ISIS has been accused of pure ‘madness’ by the leader of another terrorist group, Al-Qaeda. The leader for Al-Qaeda accuses ISIS of ‘exceeding the limits of extremism’ and killing their own jihadis.
The leader of AL-Qaeda, Ayman al-Zawahiri, who succeeded Osama bin Laden in 2011, blasted ISIS for being ‘cowards’ with and says that they have a ‘thirsty desire for authority’.
From The Independent:
The leader of al-Qaeda has attacked Isis for “madness” and “exceeding the limits of extremism” as the two terror groups continue to compete for territory and supporters around the world.
Ayman al-Zawahiri, who succeeded Osama bin Laden when he was killed in 2011, criticised Isis for killing and “slandering” his own jihadis.
In an audio message, he branded the rival group’s members “cowards” and liars with a “thirsty desire for authority”.
“Isis was struck with madness in takfir [declaring other Muslims to be apostates] and exceeded the limits of extremism,” al-Zawahiri said.
“They make takfir on the basis of lies, fabrications and even good deeds of obedience…[it is] is political, convenient and opportunistic.”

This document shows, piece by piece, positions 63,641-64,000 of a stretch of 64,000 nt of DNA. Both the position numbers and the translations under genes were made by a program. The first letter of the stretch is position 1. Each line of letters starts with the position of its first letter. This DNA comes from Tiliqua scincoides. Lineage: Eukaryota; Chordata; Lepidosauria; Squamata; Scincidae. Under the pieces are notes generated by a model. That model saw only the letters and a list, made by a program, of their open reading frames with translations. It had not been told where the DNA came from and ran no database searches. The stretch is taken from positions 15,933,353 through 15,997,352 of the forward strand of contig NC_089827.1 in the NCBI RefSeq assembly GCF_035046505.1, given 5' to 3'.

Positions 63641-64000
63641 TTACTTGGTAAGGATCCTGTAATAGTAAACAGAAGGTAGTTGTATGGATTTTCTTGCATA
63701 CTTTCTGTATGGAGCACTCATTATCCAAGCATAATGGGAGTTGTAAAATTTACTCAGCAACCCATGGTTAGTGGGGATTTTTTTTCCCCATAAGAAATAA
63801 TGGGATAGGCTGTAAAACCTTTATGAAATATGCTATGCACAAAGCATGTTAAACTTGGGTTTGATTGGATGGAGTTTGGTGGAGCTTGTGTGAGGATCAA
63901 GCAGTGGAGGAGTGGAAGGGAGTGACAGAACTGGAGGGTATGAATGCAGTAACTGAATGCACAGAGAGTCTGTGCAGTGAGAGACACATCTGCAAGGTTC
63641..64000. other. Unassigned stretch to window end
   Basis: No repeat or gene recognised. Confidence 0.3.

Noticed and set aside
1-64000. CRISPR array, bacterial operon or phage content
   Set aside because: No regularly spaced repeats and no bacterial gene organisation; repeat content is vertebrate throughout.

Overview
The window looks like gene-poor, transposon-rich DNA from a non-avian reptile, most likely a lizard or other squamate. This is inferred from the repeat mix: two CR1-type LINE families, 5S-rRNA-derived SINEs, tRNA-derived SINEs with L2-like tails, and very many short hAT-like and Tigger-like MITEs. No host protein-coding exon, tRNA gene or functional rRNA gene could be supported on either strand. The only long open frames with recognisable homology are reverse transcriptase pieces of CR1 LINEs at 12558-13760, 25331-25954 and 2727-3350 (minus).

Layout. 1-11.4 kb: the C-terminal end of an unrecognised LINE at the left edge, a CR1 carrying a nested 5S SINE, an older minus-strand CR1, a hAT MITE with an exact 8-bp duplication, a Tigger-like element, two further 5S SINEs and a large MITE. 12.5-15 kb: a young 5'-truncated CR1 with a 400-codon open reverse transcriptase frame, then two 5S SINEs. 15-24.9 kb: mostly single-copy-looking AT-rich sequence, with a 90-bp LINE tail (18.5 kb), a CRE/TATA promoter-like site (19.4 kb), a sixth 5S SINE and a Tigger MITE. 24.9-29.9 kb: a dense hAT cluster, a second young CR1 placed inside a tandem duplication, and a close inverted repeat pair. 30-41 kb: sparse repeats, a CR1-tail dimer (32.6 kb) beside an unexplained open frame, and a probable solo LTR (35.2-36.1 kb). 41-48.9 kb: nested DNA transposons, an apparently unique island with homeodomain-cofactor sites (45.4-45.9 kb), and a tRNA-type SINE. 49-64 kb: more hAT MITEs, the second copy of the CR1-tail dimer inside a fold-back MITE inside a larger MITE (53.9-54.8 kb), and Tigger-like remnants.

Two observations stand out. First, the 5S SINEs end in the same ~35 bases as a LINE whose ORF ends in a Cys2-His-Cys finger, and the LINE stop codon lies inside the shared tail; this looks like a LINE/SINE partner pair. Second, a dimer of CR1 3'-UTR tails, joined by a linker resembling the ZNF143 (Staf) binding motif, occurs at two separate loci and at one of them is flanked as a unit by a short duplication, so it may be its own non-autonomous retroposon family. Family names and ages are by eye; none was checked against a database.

The extremist, who has had a $25m (£20m) bounty on his head since 9/11 and is under global sanctions due to his links to global terror attacks dating back to the 1990s, claimed Isis was “misusing the enthusiasm of the youth”.
His message was issued as an audio file in Arabic, being distributed on al-Qaeda channels and then translated and spread by supporters on social media.
It comes as pressure mounts on al-Qaeda’s numerous front groups and allies in Syria, with the US-led coalition increasingly turning its firepower on the group while Isis continues to lose territory.
American defence officials said more than 20 al-Qaeda militants were killed in north-western Syria in two rounds of strikes in the first week of January.
Analysts have long been warning of the group’s growing power in the country, where the international focus on Isis has allowed it to gain territory and support largely untroubled by foreign parties in the civil war.
Al-Zawahiri made a clear pitch to Isis defectors in his speech, urging “ones who seek the truth” to join al-Qaeda instead.
Renad Mansour, a fellow from the Middle East and North Africa Programme at Chatham House, said al-Qaeda is looking to capitalise on Isis’s losses in key strongholds including Mosul and Raqqa province.
“When Isis became so successful, many questioned the relevance and legitimacy of al-Qaeda, especially after the death of Osama bin Laden,” he told The Independent.
“Al-Zawahiri’s attack coming now shows that al-Qaeda feels a bit more confident, feels that Isis is beginning to lose.”